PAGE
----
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Biomedicine in museums

Experiences from the 'Archaeology-of-contemporary-biomedicine-garbage-day' – Part 2

At the weekly staff meeting today we discussed our experiences from the ‘Archaeology-of-contemporary-biomedicine-garbage-day’ last Thursday (see earlier post with pics here). Here are some of the points that came up in the discussion:

  • We were happily surprised by the interest and generosity that researchers and technicians at the medical faculty showed for the collection project; i.e., people were expecting us, they took the project seriously, and some of them had prepared objects for delivery several days in advance.
  • Throughout the day we established lots of useful contacts with people in different premed departments for later collecting forays.
  • Many researchers and technicians took the opportunity to tell anecdotes and stories from the lab — thus sustaining earlier experiences among oral historians that ‘things elicit narratives’.
  • This was a perfect opportunity to present the Medical Museion concept to the whole faculty; we have increased our visibility considerably; in other words, it was an excellent internal faculty media stunt.
  • It was a great experience to do this large-scale logistic collecting exercise together as a group (here are some of us at 8 AM: Ion shows the outline of the Panum Institute on the map):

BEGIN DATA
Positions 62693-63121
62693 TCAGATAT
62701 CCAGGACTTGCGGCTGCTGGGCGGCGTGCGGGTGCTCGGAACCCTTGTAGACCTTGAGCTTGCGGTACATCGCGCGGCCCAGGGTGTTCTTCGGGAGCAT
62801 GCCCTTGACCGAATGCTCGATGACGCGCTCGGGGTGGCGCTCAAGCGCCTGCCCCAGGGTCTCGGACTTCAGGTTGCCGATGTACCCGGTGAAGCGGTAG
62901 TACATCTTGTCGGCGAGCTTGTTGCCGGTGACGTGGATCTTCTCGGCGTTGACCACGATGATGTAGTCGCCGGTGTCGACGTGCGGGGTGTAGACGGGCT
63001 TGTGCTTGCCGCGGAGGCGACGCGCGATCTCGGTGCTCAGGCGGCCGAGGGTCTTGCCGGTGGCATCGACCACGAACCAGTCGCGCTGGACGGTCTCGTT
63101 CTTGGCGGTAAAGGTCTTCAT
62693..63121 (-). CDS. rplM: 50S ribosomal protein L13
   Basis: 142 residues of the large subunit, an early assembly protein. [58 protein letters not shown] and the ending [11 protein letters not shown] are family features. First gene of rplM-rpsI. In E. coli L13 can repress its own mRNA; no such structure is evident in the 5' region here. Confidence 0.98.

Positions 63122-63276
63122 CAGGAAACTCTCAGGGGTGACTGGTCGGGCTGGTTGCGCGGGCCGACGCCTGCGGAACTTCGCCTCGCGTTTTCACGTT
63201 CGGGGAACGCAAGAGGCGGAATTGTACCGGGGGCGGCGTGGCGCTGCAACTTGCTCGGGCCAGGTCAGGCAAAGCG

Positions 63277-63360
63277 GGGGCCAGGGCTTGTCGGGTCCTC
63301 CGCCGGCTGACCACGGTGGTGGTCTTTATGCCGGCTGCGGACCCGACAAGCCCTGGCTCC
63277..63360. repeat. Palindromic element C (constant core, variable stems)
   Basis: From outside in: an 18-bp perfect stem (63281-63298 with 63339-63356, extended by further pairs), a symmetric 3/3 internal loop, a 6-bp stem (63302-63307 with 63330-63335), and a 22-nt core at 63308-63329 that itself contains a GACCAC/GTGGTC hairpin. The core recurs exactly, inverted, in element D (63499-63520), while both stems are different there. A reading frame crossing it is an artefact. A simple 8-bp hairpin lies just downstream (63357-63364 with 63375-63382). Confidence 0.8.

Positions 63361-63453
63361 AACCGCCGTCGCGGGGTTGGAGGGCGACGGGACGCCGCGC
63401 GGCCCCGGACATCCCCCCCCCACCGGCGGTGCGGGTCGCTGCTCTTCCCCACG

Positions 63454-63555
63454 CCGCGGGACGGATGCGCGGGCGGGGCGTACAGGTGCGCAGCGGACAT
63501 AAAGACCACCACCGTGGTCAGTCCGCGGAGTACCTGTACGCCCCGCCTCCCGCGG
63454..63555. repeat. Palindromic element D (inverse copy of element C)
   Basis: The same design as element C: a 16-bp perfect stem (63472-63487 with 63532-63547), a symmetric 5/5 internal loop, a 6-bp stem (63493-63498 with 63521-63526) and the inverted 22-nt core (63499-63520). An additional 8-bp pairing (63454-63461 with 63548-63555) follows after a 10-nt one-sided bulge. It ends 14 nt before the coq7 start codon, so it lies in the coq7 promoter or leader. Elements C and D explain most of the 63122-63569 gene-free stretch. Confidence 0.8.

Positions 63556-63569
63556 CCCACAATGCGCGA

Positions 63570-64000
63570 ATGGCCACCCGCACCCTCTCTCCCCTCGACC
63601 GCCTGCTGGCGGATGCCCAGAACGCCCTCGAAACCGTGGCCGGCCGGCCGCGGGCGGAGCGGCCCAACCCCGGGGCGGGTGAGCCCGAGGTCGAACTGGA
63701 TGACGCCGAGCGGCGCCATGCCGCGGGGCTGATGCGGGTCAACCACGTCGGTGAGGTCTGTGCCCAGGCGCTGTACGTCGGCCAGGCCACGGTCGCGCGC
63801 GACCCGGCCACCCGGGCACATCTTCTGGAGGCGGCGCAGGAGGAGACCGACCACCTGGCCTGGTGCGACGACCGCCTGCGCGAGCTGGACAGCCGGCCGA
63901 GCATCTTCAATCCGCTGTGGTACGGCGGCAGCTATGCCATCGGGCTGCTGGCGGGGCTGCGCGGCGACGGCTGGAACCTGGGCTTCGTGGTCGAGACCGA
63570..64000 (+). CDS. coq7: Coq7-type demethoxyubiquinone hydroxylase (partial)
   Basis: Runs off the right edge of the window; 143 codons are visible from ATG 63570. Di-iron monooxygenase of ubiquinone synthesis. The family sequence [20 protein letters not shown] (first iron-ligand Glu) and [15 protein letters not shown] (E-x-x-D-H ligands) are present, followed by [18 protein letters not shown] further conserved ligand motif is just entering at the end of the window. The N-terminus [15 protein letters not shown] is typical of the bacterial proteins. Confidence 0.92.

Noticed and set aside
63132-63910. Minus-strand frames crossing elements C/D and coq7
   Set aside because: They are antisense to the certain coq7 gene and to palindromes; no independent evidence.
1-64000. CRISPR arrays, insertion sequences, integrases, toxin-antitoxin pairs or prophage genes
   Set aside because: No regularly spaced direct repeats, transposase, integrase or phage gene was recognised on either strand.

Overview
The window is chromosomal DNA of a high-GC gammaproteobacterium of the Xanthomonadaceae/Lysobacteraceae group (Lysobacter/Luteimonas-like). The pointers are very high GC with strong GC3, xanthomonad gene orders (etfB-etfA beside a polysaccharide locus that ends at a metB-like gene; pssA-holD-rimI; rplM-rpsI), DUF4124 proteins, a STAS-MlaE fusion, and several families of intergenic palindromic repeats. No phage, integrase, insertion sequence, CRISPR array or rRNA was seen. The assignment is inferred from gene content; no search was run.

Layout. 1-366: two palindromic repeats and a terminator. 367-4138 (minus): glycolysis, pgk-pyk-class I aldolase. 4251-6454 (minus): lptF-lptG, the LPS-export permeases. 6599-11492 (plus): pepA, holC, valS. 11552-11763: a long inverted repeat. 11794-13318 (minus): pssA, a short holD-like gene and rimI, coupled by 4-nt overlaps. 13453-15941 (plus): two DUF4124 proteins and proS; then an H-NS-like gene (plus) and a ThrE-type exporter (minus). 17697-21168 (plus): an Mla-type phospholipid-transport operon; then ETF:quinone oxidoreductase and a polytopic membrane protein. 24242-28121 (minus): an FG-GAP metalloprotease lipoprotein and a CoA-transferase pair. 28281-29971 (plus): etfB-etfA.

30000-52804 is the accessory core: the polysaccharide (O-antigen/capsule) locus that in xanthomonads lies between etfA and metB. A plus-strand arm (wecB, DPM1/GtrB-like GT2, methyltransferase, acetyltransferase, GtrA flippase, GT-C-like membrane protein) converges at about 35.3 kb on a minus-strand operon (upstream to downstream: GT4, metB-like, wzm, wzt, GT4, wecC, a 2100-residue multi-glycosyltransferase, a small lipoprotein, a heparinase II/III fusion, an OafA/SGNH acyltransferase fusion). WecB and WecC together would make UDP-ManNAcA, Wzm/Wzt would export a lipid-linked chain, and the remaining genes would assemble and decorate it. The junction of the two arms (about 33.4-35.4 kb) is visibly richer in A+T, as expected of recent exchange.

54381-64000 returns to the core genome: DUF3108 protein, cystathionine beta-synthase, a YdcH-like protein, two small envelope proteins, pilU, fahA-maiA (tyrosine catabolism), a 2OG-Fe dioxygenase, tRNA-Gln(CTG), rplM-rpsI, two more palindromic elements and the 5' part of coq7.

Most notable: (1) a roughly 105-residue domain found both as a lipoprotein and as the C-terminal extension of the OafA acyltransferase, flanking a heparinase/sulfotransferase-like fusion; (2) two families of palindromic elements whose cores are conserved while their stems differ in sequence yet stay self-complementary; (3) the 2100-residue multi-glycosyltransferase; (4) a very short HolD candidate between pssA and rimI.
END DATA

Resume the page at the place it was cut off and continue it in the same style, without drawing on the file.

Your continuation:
• The Technical Department were very helpful, both in the planning process and during the hectic morning hours.
  • We would of course had gotten much more out of the day if we had been better prepared. It was pretty frustrating to see how the containers were filled up with tons of stuff we didn’t have time to look at. So for future excercises it’s imperative to involve researchers and technicians in the planning process.
  • It was interesting to hear what researchers and technicians spontaneously understood by ‘museum objects’, like: “you cannot be interested in this one? It’s not old enough, is it?”. That is, scientific practitioners didn’t identify objects as potential museum objects if they were still in use — it was only when the objects had been set aside in the basement deposits that they were identified as such.
  • We collected very little archival material — either because it had already been thrown out (like these un-identifiable lab protocols):


or because people didn’t want to give them away.

  • In some cases we found material that researchers and technicians didn’t wish to give us because they wanted to keep it for their “own museum” — in other words, there seems to be several small clandestine museum collections around the Panum Institute.

(more pictures here)

Thomas Söderqvist

Author Thomas Söderqvist

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